jivadas3 at yahoo.ca
Sat Sep 23 14:04:38 CDT 2006
You asked for some background.
I am approaching my 69th birthday [Dec.18]. I live in Toronto, Canada.
I have been studying Yoga Vasishtha for 25 years or so, and am currently engaged in a translation of this mighty masterpiece. You can see the beginning of the Vairagya at
I have budgeted 7 years to completing this work, but seriously expect to need 10 years. I will need to live well!
If you look at the group postings, you will see that I have only got serious about posting the text this year; currently less than a canto a week. This is because much of my time is spent on later parts of the work than the Vairagya. I hope to be posting two or three cantos a week in the months to come.
The postings contain a translation and a transliteration.
The translation is a 'literary' one that hopes to imitate the magnificent poetry of the YV; and to do so in the sort of English that will be preferred by younger readers to the "thou/thee" translations that are so common.
To give a sense of the poetic form of the work, the shlokas, for instance, are translated in 8-syllable groups, to reflect the shloka form. The more elaborate verses that conclude most sargas are translated into an identical syllabic form. To do so while being faithful to the original is, believe me, no easy job!
The transliteration is in the Harvard-Kyoto transliteration. It is a very ugly form [making Rishyashringa into <RSyazRGga>, for example]--but its advantage is that it can easily be converted into other transliterations or Devanagari text.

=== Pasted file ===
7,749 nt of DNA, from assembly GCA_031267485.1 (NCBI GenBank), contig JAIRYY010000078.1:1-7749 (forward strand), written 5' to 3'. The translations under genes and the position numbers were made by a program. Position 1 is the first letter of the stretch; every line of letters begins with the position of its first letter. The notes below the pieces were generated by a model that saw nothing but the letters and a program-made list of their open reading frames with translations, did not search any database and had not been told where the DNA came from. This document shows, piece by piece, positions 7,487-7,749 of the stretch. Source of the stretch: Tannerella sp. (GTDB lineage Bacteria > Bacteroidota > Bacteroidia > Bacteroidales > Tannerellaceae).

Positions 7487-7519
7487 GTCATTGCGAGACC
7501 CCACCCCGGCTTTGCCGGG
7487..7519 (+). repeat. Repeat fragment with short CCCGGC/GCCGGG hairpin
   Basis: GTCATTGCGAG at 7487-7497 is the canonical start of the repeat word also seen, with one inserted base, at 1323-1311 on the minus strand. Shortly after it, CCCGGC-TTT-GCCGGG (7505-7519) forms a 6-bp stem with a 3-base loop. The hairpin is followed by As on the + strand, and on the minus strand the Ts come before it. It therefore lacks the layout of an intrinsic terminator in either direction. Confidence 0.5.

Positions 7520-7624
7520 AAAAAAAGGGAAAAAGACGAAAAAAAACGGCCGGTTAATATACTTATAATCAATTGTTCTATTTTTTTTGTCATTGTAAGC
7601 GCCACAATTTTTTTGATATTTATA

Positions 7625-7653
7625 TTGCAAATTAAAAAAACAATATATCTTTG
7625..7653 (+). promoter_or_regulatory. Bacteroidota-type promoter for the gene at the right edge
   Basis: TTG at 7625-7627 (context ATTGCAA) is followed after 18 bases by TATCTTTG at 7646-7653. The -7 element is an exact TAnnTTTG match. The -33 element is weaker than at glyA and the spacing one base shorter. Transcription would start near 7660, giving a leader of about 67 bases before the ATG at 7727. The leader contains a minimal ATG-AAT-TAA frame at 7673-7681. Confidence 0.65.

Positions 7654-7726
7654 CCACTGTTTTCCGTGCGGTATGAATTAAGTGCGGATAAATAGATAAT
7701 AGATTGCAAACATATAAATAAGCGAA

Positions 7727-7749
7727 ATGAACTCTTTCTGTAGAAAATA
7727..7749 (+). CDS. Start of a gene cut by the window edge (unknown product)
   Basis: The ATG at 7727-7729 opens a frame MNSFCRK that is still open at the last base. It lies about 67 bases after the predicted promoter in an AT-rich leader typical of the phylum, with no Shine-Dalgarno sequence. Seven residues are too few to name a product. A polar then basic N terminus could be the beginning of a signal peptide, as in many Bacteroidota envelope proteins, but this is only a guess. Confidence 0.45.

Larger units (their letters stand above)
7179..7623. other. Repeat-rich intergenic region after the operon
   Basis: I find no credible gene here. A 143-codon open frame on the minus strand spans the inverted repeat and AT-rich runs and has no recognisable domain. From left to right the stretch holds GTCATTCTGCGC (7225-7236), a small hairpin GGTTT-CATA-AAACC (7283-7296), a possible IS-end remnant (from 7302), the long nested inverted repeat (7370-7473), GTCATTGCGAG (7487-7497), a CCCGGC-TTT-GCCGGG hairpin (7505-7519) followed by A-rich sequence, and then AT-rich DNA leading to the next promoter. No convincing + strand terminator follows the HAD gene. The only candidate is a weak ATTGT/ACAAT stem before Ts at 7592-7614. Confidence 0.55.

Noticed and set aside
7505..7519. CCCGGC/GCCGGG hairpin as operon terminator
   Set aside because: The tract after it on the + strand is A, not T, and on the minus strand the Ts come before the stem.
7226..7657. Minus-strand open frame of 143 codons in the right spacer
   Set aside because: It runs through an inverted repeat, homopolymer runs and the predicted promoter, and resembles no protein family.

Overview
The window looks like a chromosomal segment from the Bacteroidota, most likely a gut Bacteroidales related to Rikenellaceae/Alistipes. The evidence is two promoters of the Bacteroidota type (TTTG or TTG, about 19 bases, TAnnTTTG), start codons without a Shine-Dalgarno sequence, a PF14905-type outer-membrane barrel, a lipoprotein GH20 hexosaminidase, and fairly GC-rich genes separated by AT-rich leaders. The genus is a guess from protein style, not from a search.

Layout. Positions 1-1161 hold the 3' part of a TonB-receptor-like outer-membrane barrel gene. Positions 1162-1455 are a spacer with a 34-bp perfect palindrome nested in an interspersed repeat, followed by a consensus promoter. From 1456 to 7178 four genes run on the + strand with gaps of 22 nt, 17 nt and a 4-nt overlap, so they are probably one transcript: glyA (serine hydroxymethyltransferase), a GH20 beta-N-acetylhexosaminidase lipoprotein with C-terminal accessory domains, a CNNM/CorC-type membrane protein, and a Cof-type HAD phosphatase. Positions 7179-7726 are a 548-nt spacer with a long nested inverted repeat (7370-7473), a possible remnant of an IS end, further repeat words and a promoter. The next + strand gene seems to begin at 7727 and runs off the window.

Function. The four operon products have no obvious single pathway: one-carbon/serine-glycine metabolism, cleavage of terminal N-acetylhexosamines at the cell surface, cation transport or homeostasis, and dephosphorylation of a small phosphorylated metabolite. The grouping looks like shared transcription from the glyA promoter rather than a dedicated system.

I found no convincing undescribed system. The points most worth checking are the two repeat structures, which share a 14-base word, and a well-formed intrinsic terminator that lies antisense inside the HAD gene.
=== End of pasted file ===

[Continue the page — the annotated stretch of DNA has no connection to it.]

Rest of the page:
Its greatest advantage is that it is ASCII and requires no special fonts. It is readily searchable on any computer. Moreover, it works beautifully with the Desktop Google, that most wonderful invention that allows you to search your own files easily.
As to the bhakti attitude, I am a lifelong devotee of Ramana Maharshi and Arunachala, the sacred mountain where he taught.
I noted a remark that you were not aware of a complete text of YV.
There is a bilingual edition by Parimal Publications, which has a fairly good Devanagari text. The "translation" is, unfortunately, very bad.
Chaukamba Sanskrit Pratishthan publish the Sanskrit with Hindi commentary by Pandit Thakur Prasad Dwivedi.
NAG Publishers have a Devanagari edition edited by Dr [Mrs] Kanta Gupta, with the commentary of Anandabodhendra. This is beautifully printed, with an informative introduction, and an index of every shloka. Its only fault is that, like every Sanskrit text coming out of India, it has not been well proof-read, so that there is some small misprint on almost every page--but usually these are easy to spot.
I hope soon to receive your postings.
May the long-time sun shine upon you,
all love surround you,
and the pure light within you
guide your way home.
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